FAQ: Future Olympic and Paralympic Winter Games hosting concept
This article was updated on July 8, 2022 to include the financial estimates to host a future Olympic and Paralympic Winter Games in British Columbia.
Now, work is well underway with an eye on bringing the Games back again in eight years.
Following several months of discovery, an initial concept to host the 2030 Olympic and Paralympic Winter Games in British Columbia was publicly revealed on June 14, 2022. The financial estimates for the legacy-driven Games followed on July 8.
NEWS RELEASE: 2030 Games Hosting Concept revealed
NEWS RELEASE: Feasibility team presents financial estimates for 2030 Games
This exploration is an Indigenous-led, privately funded process. These Games would be a chance to remember our past, renew our present as the country and the world emerges from the pandemic, and reimagine our future as a nation that holds Truth and Reconciliation, sustainability, and our physical and mental health paramount.
The Games would also be an investment in Canada – in jobs, infrastructure, sport, our athletes, and First Nations – and offer an opportunity to revitalize the tourism industry and local economy. These will be the first Games that are required to be climate positive.
Read on for the answers to some of the most frequently asked questions about the history and current status of the effort to bring the Olympic and Paralympic Winter Games back to the traditional territories of the Lil’wat, Musqueam, Squamish and Tsleil-Waututh Nations Canada’s west coast. As more details become available, this page will be updated.
You can also learn more about the vision behind the project and the progress being made by visiting GamesEngagement.ca.
What does it mean that the process to host the 2030 Games is Indigenous-led?
The Líl̓wat (Lilwat), xʷməθkʷəy̓əm (Musqueam), Sḵwx̱wú7mesh Úxwumixw (Squamish) and səlilwətaɬ (Tsleil-Waututh) First Nations, who were the Four Host First Nations of Vancouver 2010, invited the Canadian Olympic Committee (COC), the Canadian Paralympic Committee (CPC) onto their land to collaborate on assessing the feasibility of hosting the 2030 Games.
These First Nations have had and will have governance-level oversight at every stage of the project. This is a change from Vancouver 2010 when the Four Host First Nations joined the bid process after it had already begun and advanced.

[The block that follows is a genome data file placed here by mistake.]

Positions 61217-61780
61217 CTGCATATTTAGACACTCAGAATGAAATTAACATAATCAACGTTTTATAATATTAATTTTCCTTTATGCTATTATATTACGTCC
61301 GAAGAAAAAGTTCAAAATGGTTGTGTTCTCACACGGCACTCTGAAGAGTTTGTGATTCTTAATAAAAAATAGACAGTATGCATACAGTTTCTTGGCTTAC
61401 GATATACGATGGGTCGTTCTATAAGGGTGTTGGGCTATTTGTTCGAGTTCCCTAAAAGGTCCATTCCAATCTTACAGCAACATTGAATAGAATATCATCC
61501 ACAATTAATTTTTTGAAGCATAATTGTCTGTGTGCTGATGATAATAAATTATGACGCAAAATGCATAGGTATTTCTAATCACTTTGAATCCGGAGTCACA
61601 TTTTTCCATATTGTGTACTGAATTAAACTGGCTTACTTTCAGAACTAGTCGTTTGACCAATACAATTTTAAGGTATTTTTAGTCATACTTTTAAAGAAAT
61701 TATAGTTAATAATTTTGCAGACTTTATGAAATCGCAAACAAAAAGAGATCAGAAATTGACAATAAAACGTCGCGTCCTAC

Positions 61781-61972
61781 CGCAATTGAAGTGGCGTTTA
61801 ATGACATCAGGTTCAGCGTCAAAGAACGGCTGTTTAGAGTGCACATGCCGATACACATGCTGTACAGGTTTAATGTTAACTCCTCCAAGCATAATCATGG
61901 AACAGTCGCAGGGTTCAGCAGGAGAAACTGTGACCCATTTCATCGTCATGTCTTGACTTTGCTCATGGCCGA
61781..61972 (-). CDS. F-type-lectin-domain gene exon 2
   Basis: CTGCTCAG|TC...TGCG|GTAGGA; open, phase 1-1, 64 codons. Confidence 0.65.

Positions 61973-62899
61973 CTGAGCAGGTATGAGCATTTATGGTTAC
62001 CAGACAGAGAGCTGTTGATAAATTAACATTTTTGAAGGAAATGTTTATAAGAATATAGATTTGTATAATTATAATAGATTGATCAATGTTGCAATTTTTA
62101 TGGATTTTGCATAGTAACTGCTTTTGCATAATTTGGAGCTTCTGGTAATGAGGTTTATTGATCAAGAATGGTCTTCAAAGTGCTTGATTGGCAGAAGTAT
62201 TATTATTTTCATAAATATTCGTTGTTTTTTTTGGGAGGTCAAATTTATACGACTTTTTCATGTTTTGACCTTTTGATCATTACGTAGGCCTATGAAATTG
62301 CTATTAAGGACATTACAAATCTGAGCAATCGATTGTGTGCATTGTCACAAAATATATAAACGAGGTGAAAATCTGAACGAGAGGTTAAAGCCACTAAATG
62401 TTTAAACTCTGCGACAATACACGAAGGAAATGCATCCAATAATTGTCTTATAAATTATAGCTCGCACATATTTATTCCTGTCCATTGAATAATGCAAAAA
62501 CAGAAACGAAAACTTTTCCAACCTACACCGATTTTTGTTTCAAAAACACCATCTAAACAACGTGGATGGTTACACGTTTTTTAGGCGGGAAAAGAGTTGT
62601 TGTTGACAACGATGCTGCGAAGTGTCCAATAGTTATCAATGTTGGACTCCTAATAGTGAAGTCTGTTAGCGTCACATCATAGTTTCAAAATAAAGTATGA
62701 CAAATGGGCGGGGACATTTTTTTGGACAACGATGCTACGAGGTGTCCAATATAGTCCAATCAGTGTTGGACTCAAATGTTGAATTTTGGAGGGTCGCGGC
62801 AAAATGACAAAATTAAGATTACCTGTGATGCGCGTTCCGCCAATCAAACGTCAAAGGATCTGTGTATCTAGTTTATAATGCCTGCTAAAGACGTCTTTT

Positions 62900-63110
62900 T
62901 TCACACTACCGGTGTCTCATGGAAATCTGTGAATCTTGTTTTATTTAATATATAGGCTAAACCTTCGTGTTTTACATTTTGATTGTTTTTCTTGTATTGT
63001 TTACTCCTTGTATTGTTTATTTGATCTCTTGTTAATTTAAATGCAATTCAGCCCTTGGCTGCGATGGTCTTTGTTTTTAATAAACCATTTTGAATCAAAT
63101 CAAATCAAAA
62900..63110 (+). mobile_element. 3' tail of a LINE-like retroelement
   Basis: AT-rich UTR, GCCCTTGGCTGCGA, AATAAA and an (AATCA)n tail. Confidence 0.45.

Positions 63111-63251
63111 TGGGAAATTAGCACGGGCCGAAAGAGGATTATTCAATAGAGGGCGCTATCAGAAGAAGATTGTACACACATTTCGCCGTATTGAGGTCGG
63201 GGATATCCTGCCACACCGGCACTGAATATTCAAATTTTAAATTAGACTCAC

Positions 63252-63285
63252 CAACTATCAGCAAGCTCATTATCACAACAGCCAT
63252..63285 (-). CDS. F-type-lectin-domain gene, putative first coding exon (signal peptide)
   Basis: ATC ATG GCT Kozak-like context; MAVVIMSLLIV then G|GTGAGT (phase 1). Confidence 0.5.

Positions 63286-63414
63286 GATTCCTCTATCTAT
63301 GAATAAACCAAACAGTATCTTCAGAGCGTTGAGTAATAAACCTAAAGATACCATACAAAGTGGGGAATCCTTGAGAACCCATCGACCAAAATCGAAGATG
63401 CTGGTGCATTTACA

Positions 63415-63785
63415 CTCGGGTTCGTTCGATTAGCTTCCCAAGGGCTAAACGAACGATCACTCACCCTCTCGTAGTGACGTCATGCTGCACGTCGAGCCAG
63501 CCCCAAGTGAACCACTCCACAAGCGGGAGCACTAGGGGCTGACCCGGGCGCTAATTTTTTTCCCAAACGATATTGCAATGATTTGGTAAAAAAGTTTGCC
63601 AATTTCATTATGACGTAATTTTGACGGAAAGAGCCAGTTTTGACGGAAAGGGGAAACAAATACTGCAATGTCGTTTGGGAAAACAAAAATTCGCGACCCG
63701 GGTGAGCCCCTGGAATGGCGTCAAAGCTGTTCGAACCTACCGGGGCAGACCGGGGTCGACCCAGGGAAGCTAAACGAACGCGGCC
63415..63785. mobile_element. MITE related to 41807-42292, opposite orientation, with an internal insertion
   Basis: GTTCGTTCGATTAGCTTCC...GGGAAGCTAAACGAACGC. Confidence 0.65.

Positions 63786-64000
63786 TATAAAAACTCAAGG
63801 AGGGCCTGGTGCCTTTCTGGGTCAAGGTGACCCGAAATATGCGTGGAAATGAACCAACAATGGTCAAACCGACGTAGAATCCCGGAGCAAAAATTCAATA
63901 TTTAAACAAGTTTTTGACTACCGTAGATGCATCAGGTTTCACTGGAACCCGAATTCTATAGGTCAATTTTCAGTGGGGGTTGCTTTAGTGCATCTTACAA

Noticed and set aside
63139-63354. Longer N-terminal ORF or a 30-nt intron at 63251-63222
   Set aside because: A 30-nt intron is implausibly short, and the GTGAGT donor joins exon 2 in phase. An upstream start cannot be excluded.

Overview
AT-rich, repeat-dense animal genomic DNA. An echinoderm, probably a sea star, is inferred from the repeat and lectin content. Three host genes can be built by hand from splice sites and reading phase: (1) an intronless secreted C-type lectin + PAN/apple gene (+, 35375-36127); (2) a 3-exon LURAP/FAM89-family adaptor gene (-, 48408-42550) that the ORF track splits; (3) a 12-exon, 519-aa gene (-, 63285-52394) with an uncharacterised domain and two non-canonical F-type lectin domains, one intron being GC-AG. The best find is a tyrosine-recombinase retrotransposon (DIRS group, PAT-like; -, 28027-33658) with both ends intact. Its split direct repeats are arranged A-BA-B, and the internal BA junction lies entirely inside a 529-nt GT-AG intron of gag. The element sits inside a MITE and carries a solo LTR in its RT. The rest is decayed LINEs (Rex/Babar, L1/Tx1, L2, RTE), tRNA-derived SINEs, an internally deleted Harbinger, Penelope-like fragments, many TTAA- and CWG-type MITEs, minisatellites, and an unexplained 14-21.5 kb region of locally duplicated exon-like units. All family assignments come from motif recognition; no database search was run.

This new approach stems from a commitment to reconciliation. Truth and Reconciliation Call to Action 91 states “We call upon the officials and host countries of international sporting events such as the Olympic, Pan Am, and Commonwealth Games to ensure that Indigenous peoples’ territorial protocols are respected and local Indigenous communities are engaged in all aspects of planning and participating in such events.”
What cities are included in the concept to host the 2030 Games?
As in 2010, the cities of Vancouver and Richmond on B.C.’s lower mainland as well as the Resort Municipality of Whistler would be home to some Olympic and Paralympic venues. Joining for the 2030 Games would be Sun Peaks Mountain Resort Municipality near Kamloops.
What Vancouver 2010 venues are being included in the 2030 Games concept?
Many venues used for Vancouver 2010 – some of which were newly built for those Games while others were already existing – would once again play host to Olympic and Paralympic competitions and celebrations.
This includes three competition venues in Whistler:
- Whistler Creekside (alpine skiing – speed events, para snowboard)
- Whistler Sliding Centre (bobsleigh, skeleton, luge)
- Whistler Olympic Park (biathlon, cross-country skiing, ski jumping, Nordic combined, para Nordic skiing)
It includes four competition venues on the Lower Mainland:
- Richmond Olympic Oval (long track speed skating)
- UBC Doug Mitchell Thunderbird Sports Centre (ice hockey, para ice hockey)
- Rogers Arena (ice hockey)
- Pacific Coliseum (figure skating, short track speed skating)